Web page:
Daily Newspaper for Reeves County, Trans Pecos, Big Bend, Far West Texas

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Aug. 28, 1996
By Jerry Hulsey

Those who can't teach

move up to administer

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Being an ex-teacher, I can now criticize our educational system for all
its faults. It's like the old adage, "If you want to know how to raise a
kid, ask an old maid.

My first comment is that it costs more today to amuse a child than it
did to educate his father. My compadre graduated from the second grade
in Mexico in the 1950's and he has beautiful handwriting, solves math
problems without a calculator, and says, "Yes, Sir." and "Thank you." He
even predicted the drought of '96 based on some Mayan philosophy
involving the moon. He even informed me that a full moon lasts only 8
hours and that corn ear-worm larvae migrate only during the full moon. I
have a Master's Degree and can't even argue with him.

As a classroom teacher, I never liked coaches. They wanted the athletes
to pass just so they could play in the big game. How many of our young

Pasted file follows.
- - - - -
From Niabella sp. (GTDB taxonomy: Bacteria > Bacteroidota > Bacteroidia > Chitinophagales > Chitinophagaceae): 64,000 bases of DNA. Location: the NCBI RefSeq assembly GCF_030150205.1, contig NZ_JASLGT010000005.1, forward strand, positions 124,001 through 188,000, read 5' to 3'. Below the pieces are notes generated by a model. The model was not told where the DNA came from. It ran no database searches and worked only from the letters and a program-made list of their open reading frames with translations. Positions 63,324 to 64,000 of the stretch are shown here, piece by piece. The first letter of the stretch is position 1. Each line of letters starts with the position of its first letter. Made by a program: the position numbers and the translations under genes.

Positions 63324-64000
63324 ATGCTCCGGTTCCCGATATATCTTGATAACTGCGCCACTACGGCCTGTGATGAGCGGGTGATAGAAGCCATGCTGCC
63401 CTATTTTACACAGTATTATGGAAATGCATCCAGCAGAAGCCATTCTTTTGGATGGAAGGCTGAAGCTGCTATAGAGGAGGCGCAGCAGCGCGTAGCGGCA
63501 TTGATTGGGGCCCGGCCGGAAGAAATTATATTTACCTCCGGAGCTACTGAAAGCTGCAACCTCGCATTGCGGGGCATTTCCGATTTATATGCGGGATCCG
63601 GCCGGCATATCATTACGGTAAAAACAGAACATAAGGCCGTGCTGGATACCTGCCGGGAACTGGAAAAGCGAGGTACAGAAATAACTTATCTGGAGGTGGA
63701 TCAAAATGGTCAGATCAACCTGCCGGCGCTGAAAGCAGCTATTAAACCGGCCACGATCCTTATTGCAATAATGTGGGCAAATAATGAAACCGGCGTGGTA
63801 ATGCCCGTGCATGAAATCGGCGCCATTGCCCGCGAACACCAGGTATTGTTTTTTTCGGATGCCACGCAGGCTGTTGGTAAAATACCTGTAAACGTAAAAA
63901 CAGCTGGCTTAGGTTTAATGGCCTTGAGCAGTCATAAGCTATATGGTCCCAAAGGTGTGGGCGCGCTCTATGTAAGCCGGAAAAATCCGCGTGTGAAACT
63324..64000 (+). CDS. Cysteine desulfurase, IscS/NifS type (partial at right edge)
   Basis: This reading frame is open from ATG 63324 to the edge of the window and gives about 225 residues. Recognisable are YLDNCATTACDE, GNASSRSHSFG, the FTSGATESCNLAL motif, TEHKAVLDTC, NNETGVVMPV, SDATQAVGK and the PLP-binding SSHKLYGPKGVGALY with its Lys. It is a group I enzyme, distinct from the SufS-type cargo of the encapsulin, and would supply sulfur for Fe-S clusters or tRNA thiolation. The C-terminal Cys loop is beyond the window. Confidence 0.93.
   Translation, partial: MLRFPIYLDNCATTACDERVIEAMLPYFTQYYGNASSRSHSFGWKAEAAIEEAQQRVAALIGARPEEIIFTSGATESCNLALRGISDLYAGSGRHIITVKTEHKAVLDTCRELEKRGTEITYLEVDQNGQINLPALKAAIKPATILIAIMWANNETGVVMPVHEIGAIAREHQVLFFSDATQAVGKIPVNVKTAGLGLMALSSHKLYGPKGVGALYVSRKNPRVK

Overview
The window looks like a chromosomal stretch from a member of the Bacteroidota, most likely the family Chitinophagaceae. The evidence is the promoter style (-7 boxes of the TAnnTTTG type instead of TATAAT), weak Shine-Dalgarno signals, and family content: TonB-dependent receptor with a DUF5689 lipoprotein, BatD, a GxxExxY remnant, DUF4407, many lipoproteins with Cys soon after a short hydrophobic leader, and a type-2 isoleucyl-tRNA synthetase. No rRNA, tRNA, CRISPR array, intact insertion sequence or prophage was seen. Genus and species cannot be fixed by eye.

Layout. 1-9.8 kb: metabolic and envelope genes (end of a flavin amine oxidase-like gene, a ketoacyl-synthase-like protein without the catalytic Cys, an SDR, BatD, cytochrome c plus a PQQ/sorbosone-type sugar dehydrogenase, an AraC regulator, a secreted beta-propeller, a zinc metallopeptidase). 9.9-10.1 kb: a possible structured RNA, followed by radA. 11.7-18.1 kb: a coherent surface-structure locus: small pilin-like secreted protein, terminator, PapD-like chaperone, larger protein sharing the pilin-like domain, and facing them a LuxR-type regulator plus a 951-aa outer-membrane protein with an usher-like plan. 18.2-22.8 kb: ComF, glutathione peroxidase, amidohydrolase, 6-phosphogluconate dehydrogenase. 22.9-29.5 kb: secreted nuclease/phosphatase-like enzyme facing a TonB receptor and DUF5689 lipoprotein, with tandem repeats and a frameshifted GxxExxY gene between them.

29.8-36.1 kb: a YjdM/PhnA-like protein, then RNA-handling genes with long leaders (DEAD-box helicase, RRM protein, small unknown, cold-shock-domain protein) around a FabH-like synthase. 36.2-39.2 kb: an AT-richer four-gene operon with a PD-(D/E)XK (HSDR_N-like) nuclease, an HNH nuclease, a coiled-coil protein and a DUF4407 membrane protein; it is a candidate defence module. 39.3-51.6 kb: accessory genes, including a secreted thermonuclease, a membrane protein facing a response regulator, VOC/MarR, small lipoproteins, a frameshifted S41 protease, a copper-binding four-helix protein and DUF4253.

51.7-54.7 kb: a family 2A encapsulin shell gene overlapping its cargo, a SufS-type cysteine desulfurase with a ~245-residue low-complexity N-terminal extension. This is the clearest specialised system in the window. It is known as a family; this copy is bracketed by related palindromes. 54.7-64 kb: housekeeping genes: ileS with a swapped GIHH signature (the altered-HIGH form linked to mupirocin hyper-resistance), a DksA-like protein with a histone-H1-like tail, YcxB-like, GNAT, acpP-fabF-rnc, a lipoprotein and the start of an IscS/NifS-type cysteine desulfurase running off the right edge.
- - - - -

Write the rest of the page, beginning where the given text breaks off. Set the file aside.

people are going to grow up and make a living in professional sports? I
did meet one coach I respected. When he came to be interviewed he told
the board he wanted a two-year contract period. He said, "If I'm a
winner, I go on to a bigger and better school. If I'm a loser, you'll be
wanting me to leave." He moved up and on and has a state champ trophy.

But what do you do with coaches who can't win? Move them into
administration? Which reminds me of the poorest teacher I had in my 12
years of public school. He was fresh out of college and trying to teach
science in his home town. He couldn't handle the kids. We even called
him by his first name. And what became of him? He got on with a college,
teaching education and supervising student teachers. Today, he's dean of
the college. He's a nice guy - he just couldn't teach biology.

Something to ponder as we head into a new school year. Who runs the

The superintendent is afraid of the school board.